The Hungarian government is also continuing its mania for acquisitions. It is currently negotiating “to buy Bombardier’s stake in Hungarian rail transportation firm Bombardier MAV Kft.” The new minister of national development told Napi Gazdaság that “it’s a clear aim of the government and the ministry to carry out further acquisitions. It’s not a secret that there are talks under way in this respect with E.ON, for example.”

After this spending spree, who is going to replenish the Hungarian piggy bank?


  1. I am afraid the problems are bigger than this.

    MSZP’s “spectacular renewal” resulted in:

    – The election of Gyorgy Hunvald a multiple times convicted criminal to the leader of MSZP in the VIIth district.

    – The election of Laci Puch as MSZP leader in one of the counties, we all know about his machinations, deals and widely known corruption

    – MSZP’s Nominating an anti-Roma racist for city mayor in Miskolc, who is already fully condemned by Egyutt who said they will never support him. Egyutt’s support is crucial if MSZP is to win any mayoral positions at all. So nominating a racist by MSZP and DK already started alienating a liberals when a closer cooperation is needed.

    The elections for mayoral and other local positions are just a few months away

  2. TBD: “- The election of Gyorgy Hunvald a multiple times convicted criminal to the leader of MSZP in the VIIth district.”

    Hunvald has been convicted only in one small case an even that is bogus, in my opinion. He was indeed elected to be the candidate for the 7th district but after the Kúria did not acquite him. He resigned. He was apparently a very good and very much liked mayor.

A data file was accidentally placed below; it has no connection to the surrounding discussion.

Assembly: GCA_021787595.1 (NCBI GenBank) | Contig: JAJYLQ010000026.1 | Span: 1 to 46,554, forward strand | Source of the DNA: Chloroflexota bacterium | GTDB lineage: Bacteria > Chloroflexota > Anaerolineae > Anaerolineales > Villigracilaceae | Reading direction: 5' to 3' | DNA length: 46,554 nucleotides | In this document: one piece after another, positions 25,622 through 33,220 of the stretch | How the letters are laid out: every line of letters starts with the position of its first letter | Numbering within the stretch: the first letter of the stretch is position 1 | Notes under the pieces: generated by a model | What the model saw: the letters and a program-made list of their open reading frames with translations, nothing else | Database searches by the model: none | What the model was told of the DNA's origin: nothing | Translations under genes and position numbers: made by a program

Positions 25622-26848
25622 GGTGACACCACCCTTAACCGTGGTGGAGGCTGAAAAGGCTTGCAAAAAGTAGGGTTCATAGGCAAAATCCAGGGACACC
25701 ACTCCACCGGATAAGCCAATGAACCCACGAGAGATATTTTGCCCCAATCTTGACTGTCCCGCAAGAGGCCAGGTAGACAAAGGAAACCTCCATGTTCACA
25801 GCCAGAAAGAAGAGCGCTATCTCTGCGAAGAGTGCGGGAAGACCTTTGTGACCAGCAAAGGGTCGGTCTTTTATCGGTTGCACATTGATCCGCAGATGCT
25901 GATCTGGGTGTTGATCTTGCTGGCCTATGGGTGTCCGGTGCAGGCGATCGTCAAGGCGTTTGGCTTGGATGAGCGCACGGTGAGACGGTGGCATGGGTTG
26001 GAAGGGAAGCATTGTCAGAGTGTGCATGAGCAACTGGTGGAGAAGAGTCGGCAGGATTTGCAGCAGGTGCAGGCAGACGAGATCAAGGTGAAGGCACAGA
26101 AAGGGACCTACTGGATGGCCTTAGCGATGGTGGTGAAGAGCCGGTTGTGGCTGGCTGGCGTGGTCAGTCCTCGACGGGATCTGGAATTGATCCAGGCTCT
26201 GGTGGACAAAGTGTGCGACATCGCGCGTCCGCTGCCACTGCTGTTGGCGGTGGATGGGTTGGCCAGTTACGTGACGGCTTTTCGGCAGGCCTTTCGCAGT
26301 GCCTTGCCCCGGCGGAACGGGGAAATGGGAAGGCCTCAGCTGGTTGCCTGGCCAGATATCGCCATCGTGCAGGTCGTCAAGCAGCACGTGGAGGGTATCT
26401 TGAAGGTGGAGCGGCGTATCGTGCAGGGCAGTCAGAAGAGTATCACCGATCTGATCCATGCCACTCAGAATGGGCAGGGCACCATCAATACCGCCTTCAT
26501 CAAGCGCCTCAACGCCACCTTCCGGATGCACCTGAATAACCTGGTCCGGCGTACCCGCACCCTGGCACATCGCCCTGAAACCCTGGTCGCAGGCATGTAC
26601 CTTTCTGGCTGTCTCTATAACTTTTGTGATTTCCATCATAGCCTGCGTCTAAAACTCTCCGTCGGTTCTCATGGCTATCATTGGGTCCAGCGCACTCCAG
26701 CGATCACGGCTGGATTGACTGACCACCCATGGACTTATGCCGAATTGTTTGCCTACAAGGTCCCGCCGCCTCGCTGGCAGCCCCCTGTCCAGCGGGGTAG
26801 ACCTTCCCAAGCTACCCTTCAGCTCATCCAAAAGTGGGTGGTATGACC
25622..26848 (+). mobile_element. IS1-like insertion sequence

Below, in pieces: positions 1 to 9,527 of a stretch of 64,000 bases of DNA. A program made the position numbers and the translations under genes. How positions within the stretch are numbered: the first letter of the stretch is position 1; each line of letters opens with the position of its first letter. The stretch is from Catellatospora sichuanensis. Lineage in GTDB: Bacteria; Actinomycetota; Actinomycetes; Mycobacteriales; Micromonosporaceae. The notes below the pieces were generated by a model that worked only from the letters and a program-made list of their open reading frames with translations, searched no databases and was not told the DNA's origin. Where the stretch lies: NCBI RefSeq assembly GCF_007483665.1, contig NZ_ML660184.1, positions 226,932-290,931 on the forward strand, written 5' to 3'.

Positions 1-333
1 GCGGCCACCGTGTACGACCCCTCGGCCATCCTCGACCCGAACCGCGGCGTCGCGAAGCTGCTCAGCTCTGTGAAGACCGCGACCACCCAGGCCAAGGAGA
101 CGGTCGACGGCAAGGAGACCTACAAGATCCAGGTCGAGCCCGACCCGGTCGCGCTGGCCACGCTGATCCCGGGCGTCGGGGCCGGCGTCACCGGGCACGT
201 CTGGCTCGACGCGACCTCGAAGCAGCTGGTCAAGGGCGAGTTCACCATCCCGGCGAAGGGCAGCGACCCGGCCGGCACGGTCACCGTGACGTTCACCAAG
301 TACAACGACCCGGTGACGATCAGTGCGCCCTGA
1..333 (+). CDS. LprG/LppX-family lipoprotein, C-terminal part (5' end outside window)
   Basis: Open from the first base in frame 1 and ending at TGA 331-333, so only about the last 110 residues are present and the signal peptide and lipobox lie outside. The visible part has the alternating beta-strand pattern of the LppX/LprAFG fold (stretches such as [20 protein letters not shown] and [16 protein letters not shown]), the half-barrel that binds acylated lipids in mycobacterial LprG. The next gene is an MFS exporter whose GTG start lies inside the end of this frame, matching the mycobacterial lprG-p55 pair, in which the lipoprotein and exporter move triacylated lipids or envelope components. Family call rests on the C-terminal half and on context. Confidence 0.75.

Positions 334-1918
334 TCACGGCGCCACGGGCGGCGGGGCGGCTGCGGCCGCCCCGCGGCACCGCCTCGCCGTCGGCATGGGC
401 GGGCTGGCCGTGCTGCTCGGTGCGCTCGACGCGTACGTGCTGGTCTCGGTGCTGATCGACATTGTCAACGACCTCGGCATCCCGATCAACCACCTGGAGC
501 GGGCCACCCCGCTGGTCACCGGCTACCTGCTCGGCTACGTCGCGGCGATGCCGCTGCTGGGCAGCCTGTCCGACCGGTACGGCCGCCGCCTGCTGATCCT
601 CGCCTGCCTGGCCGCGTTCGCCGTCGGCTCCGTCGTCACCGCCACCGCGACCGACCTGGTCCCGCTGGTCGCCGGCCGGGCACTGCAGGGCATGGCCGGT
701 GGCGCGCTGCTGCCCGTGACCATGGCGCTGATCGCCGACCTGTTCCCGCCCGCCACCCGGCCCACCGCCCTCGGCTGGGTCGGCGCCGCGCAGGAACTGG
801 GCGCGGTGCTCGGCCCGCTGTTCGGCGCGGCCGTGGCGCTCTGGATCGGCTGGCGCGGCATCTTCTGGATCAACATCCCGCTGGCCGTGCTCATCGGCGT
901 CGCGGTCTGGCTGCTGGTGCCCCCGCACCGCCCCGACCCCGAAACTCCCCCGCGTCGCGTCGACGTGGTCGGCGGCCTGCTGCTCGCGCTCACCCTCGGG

3. Take a good look on the picture of the new Orban government and find a woman!

  4. Navracsics has only been in office for a couple of weeks, but already summoned two ambassadors (Norway, Romania). Brilliant start.

    Meanwhile, I am looking forward to see his European Parliamentary hearing in September. As Orbán had fought mercilessly against Juncker, the candidate of the EPP, I am confident the EPP will not provide full protection for Navracsics for his candidacy.

    As the EP usually rejects one or two Commissioner candidates, it might be this time Orbán’s former Justice Minister’s turn.

  5. “After this spending spree, who is going to replenish the Hungarian piggy bank?”

    I guess the government will milk every foreign company with tailor-made taxes until they leave the country. Once that happens, the whole country and its economy will sink.

  6. Take a look at the new fleet of cars behind the Foreign Ministry in Ganz utca and you will soon see how the concept of saving (austerity? ha,ha!) is implemented. Perhaps it should be called the Forked Tongue Fleet